Dysbiosis in human RA patients
Recent accumulating evidence supports the hypothesis that the gut microbiota plays a pivotal role in the development of human arthritis (Fig. 1). Several case–control studies have shown that the composition of the intestinal microbiota is altered in RA patients (Table 2).
Vaahtovuo et al.28 analyzed the composition of the microbiota in patients with untreated early RA or fibromyalgia using a technique based on flow cytometry, 16S rRNA hybridization, and DNA staining. In the Bacteroides fragilis subgroup, the genera Bifidobacterium and Eubacterium rectale–Clostridium coccoides were decreased in RA patients. These results are comparable to previous results in patients with Crohn’s disease29.
Scher et al.30 found using 16S rRNA gene sequencing that patients with untreated new-onset RA in American populations harbored an increased abundance of P. copri and a reduced abundance of Bacteroides species in the intestine. Interestingly, the relative abundance of P. copri was inversely correlated with the presence of shared epitope risk alleles. We further found that some Japanese patients with recent-onset RA carry an increased abundance of the genus Prevotella, especially P. copri, and a decreased abundance of Bacteroides species in the intestine20. Very recently, preclinical phase RA patients in European countries were shown to harbor a high abundance of Prevotella species, including P. copri, in the intestine, suggesting that dysbiosis precedes the development of arthritis31.
A study in China demonstrated that RA patients had an increased abundance of Lactobacillus salivarius in the gut, on the teeth, and in the saliva, based on metagenomic shotgun sequencing32. In contrast, Haemophilus species were found to be depleted at all three sites in RA patients. The abundance of P. copri in the gut was elevated in the first year after disease onset. Interestingly, the dysbiosis observed in RA patients was partially restored after treatment with disease-modifying drugs. Furthermore, in China, Liu et al.33 found that fecal Lactobacillus species were enriched in RA patients compared with healthy controls (HCs).
Chen et al. reported that compared with HCs, patients with RA show decreased gut microbial diversity, which correlates with autoantibody levels and disease duration. Interestingly, methotrexate induces an increase in species richness and diversity. The relative abundance of Collinsella was found to be increased in RA patients. In contrast, Faecalibacterium, which is generally recognized as a beneficial microbe, is decreased in RA patients. Inoculation of Collinsella into CIA-susceptible mice induces severe arthritis. In vitro experiments showed that Collinsella increases gut permeability and induces IL-17A expression, suggesting that Collinsella is a candidate arthritogenic bacterium in the human intestine34. In summary, P. copri, L. salivarius, and Collinsella are the dominant gut microbiota in patients with early RA and may be involved in its pathogenesis. The reason for the different candidate arthritogenic intestinal bacteria is possibly due to the host genetic background and environmental exposures, such as diet.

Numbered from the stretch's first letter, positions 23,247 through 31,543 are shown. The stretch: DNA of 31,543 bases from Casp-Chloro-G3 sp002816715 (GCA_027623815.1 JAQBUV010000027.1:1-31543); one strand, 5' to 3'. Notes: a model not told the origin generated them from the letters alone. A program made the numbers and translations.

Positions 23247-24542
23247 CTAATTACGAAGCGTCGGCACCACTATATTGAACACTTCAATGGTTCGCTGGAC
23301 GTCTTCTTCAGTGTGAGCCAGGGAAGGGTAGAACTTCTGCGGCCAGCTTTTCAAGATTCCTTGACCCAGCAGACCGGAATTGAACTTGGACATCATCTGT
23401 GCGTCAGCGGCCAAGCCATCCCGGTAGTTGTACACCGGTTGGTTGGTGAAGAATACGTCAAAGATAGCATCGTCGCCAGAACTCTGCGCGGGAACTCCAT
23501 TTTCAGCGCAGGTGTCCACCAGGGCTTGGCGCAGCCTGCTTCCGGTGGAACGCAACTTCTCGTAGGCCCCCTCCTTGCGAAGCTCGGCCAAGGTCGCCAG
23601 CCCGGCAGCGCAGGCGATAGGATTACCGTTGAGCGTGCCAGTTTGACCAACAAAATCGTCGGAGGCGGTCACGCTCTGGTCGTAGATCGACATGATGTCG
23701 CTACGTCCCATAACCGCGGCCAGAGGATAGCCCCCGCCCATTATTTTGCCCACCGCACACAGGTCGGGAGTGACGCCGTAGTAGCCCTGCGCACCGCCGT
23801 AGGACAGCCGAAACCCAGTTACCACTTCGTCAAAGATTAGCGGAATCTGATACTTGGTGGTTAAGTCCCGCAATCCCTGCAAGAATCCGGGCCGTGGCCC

Prevotella copri: a possible trigger of RA
Several reports have described the altered composition of the microbiota in RA patients. Among these studies, we and others found that Prevotella species, especially P. copri, are the dominant fecal microbiota in early RA patients20,30. Scher et al.30 have shown that P. copri exacerbates murine colitis in mice administered dextran sulfate sodium in their drinking water. However, it remains unclear whether the dysbiosis observed in RA patients triggers the development of arthritis.
To answer this question, a novel approach was taken to generate the intestinal microbiota: humanized mice20. Fecal samples were anaerobically obtained from early RA patients and HCs, diluted, and orally inoculated into GF-SKG mice. SKG mice develop T cell-mediated arthritis by the activation of innate immunity, resembling human RA23. Both Prevotella-dominated RA microbiota and HC microbiota successfully colonized GF-SKG mice. The SKG mice colonized with a Prevotella-dominated microbiota from RA patients (RA-SKG mice) showed severe arthritis and increased numbers of Th17 cells in the large intestine. Lymphocytes isolated from popliteal lymph nodes and the large intestine secreted IL-17 in response to the arthritis-related autoantigen RPL23A. In vitro analyses revealed that P. copri had the ability to induce the production of Th17-related cytokines such as IL-6 and IL-2320. Thus, these data strongly indicate that Prevotella species, especially P. copri, trigger the development of arthritis. Further analyses are needed to investigate whether intestinal barrier or immune cell populations are altered in patients during the initial stages of RA.
Recently, using liquid chromatography–tandem mass spectrometry, Pianta et al.35 identified a novel HLA-DR-presented peptide in a 27-kDa P. copri protein (Pc-p27) from peripheral blood mononuclear cells of RA patients. Pc-p27 stimulated Th1 responses in 42% of RA patients, although the authors did not show correlations between these proteins and P. copri abundance in the intestine. A subgroup of RA patients showed IgA responses to Pc-p27 or whole P. copri cells. Interestingly, a subgroup of RA patients had P. copri 16S rDNA in their synovial fluid. The authors further identified two novel HLA-DR-presented peptide autoantigens, N-acetylglucosamine-6-sulfatase (GNS) and filamin A (FLNA)36. T cell and B cell responses to GNS and FLNA were observed in 52% and 56% of RA patients, respectively. Interestingly, the GNS and FLNA HLA-DR-presented T cell epitopes have sequence homology with Prevotella epitopes. Moreover, GNS and FLNA autoantibodies positively correlated with P. copri antibody levels. Thus, the authors clearly demonstrated a relationship between microbial peptides from gut commensal bacteria and autoimmune responses affecting joints.